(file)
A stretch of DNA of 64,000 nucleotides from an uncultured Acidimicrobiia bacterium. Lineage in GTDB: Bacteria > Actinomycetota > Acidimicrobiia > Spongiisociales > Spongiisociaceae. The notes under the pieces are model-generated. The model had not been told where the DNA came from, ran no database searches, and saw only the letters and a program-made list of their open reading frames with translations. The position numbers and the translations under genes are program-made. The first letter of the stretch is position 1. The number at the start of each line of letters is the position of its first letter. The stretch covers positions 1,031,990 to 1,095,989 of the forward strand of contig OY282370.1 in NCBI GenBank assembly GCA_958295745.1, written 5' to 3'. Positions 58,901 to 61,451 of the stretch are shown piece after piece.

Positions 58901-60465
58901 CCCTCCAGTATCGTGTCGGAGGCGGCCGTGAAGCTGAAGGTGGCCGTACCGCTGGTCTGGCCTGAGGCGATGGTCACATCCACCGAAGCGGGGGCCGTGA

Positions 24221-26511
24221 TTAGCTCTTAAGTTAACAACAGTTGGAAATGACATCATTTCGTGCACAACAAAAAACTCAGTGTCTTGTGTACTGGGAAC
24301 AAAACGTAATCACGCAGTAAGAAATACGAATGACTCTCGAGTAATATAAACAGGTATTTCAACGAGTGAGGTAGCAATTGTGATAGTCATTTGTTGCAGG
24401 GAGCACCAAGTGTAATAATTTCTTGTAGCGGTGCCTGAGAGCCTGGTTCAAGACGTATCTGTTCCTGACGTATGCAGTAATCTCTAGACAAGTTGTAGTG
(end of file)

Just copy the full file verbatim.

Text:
A stretch of DNA of 64,000 nucleotides from an uncultured Acidimicrobiia bacterium. Lineage in GTDB: Bacteria > Actinomycetota > Acidimicrobiia > Spongiisociales > Spongiisociaceae. The notes under the pieces are model-generated. The model had not been told where the DNA came from, ran no database searches, and saw only the letters and a program-made list of their open reading frames with translations. The position numbers and the translations under genes are program-made. The first letter of the stretch is position 1. The number at the start of each line of letters is the position of its first letter. The stretch covers positions 1,031,990 to 1,095,989 of the forward strand of contig OY282370.1 in NCBI GenBank assembly GCA_958295745.1, written 5' to 3'. Positions 58,901 to 61,451 of the stretch are shown piece after piece.

Positions 58901-60465
58901 CCCTCCAGTATCGTGTCGGAGGCGGCCGTGAAGCTGAAGGTGGCCGTACCGCTGGTCTGGCCTGAGGCGATGGTCACATCCACCGAAGCGGGGGCCGTGA

Positions 24221-26511
24221 TTAGCTCTTAAGTTAACAACAGTTGGAAATGACATCATTTCGTGCACAACAAAAAACTCAGTGTCTTGTGTACTGGGAAC
24301 AAAACGTAATCACGCAGTAAGAAATACGAATGACTCTCGAGTAATATAAACAGGTATTTCAACGAGTGAGGTAGCAATTGTGATAGTCATTTGTTGCAGG
24401 GAGCACCAAGTGTAATAATTTCTTGTAGCGGTGCCTGAGAGCCTGGTTCAAGACGTATCTGTTCCTGACGTATGCAGTAATCTCTAGACAAGTTGTAGTG